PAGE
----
2. Care why you care. First responders, like police and firefighters, as well as soldiers, know that courage can come from a sense of purpose and an awareness of their role; law students and lawyers can benefit from this as well. To paraphrase Friedrich Nietzsche, one who knows “why” can bear almost any “how.” There is a bonus as well from a more self-less approach: focusing on helping others displaces focusing on your own needs and can lead to greater connection – not only with other people, but also with personal and professional values greater than you are.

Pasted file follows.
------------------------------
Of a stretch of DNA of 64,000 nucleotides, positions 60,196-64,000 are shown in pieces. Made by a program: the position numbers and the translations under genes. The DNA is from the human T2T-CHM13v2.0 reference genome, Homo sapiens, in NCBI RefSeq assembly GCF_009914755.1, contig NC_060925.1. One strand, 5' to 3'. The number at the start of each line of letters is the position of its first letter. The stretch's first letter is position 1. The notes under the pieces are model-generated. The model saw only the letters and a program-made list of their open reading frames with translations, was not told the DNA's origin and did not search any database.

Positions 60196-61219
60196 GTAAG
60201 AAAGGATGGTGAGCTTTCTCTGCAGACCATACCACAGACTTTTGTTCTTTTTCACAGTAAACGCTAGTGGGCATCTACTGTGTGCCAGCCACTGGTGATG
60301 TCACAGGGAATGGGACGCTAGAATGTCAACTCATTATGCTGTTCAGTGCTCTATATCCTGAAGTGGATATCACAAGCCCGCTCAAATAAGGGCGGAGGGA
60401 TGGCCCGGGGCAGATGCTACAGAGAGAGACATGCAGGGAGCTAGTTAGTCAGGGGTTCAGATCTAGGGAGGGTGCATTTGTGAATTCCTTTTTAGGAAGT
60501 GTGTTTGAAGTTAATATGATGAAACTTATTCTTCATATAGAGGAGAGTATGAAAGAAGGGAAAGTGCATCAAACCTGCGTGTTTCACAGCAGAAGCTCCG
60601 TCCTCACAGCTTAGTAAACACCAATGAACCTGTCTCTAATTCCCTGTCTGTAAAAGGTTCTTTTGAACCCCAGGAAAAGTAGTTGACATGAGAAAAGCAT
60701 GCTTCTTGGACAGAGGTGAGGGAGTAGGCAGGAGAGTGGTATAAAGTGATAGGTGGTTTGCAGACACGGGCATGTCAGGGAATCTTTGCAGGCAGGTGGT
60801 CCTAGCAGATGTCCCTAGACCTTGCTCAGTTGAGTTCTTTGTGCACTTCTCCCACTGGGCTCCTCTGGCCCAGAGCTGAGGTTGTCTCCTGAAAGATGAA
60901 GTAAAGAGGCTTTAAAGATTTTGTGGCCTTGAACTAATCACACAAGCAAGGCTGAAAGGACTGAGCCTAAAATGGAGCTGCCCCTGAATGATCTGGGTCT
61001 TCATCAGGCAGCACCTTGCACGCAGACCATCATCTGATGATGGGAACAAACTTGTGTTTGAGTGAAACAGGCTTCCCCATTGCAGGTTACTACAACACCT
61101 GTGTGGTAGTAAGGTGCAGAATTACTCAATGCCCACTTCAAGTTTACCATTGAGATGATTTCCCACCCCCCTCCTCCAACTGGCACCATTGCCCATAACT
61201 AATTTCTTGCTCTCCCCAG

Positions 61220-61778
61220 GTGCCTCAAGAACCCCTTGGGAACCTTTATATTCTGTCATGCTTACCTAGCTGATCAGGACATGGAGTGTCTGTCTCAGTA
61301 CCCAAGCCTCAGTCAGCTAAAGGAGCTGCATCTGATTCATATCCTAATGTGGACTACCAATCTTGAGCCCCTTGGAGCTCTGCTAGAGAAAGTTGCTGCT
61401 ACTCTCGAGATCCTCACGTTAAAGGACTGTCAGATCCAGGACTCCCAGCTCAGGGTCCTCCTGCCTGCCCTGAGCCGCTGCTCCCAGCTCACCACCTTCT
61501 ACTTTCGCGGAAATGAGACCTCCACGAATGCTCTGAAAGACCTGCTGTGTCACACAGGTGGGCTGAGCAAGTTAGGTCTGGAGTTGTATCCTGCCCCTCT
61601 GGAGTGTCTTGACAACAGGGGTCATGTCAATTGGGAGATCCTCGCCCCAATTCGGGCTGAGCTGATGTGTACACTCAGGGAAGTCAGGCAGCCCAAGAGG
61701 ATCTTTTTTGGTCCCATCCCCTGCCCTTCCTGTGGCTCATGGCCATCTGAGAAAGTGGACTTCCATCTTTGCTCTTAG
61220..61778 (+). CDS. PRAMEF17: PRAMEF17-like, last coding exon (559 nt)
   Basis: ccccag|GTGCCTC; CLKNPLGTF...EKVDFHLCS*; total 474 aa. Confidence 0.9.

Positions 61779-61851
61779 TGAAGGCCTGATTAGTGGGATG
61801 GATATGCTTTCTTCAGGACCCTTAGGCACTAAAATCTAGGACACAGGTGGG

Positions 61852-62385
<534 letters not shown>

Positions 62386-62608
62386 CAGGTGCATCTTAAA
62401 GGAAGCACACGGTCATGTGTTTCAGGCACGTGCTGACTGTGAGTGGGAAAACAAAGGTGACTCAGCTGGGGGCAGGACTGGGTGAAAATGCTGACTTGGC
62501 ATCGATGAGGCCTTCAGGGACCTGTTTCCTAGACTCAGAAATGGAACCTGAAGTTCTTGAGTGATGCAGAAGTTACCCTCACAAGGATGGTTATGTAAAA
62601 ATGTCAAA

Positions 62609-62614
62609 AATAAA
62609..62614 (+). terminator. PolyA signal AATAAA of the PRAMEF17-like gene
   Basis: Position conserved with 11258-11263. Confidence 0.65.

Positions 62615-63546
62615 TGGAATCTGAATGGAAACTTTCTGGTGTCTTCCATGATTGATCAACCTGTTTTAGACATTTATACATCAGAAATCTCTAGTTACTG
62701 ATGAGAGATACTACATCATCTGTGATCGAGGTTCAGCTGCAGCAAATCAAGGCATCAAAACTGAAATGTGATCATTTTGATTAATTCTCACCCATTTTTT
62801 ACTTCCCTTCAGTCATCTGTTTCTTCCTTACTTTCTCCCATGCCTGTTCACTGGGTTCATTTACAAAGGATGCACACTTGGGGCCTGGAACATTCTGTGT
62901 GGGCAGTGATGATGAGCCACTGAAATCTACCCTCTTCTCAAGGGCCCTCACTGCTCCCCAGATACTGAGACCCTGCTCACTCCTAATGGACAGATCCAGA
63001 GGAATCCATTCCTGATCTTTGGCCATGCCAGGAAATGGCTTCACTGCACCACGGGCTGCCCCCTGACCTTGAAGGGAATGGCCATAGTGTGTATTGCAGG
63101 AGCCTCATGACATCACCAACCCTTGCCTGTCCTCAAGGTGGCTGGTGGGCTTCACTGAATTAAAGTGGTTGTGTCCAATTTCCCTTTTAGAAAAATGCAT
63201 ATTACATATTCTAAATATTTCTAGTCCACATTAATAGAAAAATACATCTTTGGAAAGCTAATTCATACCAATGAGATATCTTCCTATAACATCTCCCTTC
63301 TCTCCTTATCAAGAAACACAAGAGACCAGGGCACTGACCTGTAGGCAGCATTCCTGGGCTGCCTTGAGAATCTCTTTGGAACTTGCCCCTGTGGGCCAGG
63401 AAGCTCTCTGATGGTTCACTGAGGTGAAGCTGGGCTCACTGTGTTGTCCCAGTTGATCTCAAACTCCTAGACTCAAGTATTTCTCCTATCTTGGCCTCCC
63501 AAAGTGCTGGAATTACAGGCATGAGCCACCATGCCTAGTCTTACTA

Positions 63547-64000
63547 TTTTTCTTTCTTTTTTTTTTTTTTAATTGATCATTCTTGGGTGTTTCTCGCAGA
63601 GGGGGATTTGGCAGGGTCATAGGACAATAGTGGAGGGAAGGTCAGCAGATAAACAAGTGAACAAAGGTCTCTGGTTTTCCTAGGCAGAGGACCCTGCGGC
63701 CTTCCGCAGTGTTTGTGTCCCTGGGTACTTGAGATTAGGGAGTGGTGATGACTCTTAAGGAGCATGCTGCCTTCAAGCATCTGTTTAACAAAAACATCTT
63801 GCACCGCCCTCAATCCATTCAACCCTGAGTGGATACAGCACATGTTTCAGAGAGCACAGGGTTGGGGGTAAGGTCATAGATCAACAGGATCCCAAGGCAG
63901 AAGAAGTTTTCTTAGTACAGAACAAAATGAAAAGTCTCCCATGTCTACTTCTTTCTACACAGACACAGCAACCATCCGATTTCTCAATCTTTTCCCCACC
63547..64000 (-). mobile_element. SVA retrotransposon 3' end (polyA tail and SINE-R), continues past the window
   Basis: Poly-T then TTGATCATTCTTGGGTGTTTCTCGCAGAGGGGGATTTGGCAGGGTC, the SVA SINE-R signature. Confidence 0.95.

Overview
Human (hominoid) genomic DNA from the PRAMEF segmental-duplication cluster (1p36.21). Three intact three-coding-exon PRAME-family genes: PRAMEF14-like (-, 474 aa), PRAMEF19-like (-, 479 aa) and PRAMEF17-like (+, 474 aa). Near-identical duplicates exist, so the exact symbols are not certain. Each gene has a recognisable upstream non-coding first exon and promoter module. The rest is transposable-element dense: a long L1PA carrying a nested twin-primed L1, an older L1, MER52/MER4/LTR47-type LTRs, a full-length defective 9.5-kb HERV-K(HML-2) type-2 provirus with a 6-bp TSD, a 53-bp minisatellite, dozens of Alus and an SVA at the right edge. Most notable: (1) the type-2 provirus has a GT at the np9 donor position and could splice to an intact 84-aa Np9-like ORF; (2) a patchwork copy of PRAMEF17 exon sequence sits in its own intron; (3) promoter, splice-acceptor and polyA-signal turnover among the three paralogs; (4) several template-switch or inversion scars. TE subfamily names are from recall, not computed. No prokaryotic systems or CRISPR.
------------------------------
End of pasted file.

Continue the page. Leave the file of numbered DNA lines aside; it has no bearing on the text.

3. Calm down so you can wise up. While lawyers cite precedent, a focus on the personal past can often involve regret, then rumination (and even ruination if it slides into depression). Looking out for trouble for clients can also lead to anxiety about your own future. Or a situation may come up when you are so flooded with emotion that you know it is not likely to end well. What to do? To calm down, you have several options. For example, you can focus literally on some part of your body rather than your thoughts, like standing consciously on one foot and then the other as a way of drawing attention to something involving a physical sensation, in effect giving yourself a present of your presence. (This is an application of being mindful in the moment, as the practice of mindful meditation itself can be of long-term value in enhancing focus.) Then once you are centered, it is easier to cross-examine your own negative thinking to see if it is true. If that is too difficult, simply name the emotion you feel and start counting. Thomas Jefferson once said, “When angry, count to 10; when very angry, count to 100.” The reason is simple. Counting requires your executive function; emotion involves your limbic system. Once this pause gains you a little perspective, you can ask something as simple as what are the odds of this (awful thing) happening, really? Just doing some risk assessment for yourself as you do for your clients can be a help. We make such judgments every time we decide to carry an umbrella. Why not use our legal skill to assess our personal risks as well? (It may be helpful to practice these techniques on minor matters so they will be more available when more serious ones arise. See Helmet above.)